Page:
What is the dot in a circle icon on my Windows Phone?

One of the troubles with running a dedicated Windows Phone site is that you need to cater to the pro users and the new folks who have just picked up their first device. This post is for them, the new people.

On Windows Phone 8 you may often see a little dot-in-a-circle icon appear in the upper right hand side on your screen. It seemingly pops up randomly and due to the amount of forum threads on the matter, it has caused some confusion. So what is it?...

It's simply the GPS icon alerting you to the fact that an app at that moment is pulling down your location.

Often this will happen with some weather apps that use your at-the-moment location (as opposed to fixed) for the current weather conditions. In fact, in Windows Phone 8 apps that use geolocation information can freely run in the background (e.g. Nokia Drive) and of course apps can run periodically for updates to the Live Tile. Anytime that is happening, you'll see the little dot in a circle icon appear.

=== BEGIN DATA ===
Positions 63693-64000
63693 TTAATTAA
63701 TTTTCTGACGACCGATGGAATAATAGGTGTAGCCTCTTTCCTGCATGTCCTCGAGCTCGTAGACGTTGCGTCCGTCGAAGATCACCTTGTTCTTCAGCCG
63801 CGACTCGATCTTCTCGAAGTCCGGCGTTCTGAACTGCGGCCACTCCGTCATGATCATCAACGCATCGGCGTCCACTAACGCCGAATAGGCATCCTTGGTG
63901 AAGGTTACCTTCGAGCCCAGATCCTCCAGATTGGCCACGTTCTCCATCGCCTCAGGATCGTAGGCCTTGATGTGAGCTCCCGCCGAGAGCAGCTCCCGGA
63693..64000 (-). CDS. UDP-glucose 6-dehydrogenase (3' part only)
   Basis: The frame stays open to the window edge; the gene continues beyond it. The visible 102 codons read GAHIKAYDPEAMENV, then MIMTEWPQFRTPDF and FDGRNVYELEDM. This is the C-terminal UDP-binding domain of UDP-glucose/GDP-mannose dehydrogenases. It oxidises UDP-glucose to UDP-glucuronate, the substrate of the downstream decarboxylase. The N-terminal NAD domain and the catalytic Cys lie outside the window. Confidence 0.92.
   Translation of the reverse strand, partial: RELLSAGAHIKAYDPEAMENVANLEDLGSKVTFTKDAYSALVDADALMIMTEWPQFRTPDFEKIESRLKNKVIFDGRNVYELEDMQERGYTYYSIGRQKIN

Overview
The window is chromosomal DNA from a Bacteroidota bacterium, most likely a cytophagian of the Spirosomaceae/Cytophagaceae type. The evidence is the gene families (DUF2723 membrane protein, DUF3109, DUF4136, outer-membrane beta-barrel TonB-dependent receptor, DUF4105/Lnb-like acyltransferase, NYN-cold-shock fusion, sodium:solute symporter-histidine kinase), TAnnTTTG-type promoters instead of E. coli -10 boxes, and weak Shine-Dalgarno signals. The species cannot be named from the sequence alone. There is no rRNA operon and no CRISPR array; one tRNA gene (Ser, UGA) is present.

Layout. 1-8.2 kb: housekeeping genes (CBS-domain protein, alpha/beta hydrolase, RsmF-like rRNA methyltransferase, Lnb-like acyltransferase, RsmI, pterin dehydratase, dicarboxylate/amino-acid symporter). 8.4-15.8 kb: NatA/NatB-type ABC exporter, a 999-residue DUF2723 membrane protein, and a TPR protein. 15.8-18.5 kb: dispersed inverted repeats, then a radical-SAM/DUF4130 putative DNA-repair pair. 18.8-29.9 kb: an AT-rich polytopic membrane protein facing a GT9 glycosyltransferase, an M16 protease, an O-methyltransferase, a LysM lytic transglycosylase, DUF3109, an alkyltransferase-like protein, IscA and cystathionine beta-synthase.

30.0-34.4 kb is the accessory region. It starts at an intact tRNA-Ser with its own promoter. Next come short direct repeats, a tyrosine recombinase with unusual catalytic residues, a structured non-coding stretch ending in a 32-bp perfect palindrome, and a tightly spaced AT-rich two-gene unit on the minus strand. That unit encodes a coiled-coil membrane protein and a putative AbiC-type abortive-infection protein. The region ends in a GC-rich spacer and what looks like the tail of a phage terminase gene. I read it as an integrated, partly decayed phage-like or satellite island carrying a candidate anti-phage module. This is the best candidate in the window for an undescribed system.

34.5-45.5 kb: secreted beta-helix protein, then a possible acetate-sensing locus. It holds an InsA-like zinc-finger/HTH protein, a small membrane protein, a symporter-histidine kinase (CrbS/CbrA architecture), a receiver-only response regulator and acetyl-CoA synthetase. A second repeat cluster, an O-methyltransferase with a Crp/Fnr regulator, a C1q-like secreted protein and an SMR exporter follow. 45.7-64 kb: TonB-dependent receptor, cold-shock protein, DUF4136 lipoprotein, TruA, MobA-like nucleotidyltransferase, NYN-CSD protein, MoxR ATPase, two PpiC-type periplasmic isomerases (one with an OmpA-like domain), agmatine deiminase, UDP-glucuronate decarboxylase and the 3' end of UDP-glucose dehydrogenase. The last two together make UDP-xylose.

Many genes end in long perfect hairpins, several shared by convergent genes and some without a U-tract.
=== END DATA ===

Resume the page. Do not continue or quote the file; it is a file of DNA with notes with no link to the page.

This means you may see the icon when in an app or sometimes just when you are on your Start screen. If it's the latter case, that just means an app in the background is updating and accessing your location at that moment.

In short, it's nothing to be alarmed about unless you don't want your GPS services running (you can always disable them system wide via Settings --> Location). Just pay attention when you are setting up an app for the first time. All Windows Phone apps are required to ask for permission before accessing your location, so it's on you to click yes or no. 

For further reference, you can peep the chart below posted by Nokia. This chart shows all of the Windows Phone 8 icons that may pop up on your phone (including HTC, Samsung, etc.).

Daniel Rubino

Daniel Rubino is the Editor-in-chief of Windows Central. He is also the head reviewer, podcast co-host, and analyst. He has been covering Microsoft since 2007, when this site was called WMExperts (and later Windows Phone Central). His interests include Windows, laptops, next-gen computing, and watches. He has been reviewing laptops since 2015 and is particularly fond of 2-in-1 convertibles, ARM processors, new form factors, and thin-and-light PCs. Before all this tech stuff, he worked on a Ph.D. in linguistics, watched people sleep (for medical purposes!), and ran the projectors at movie theaters because it was fun.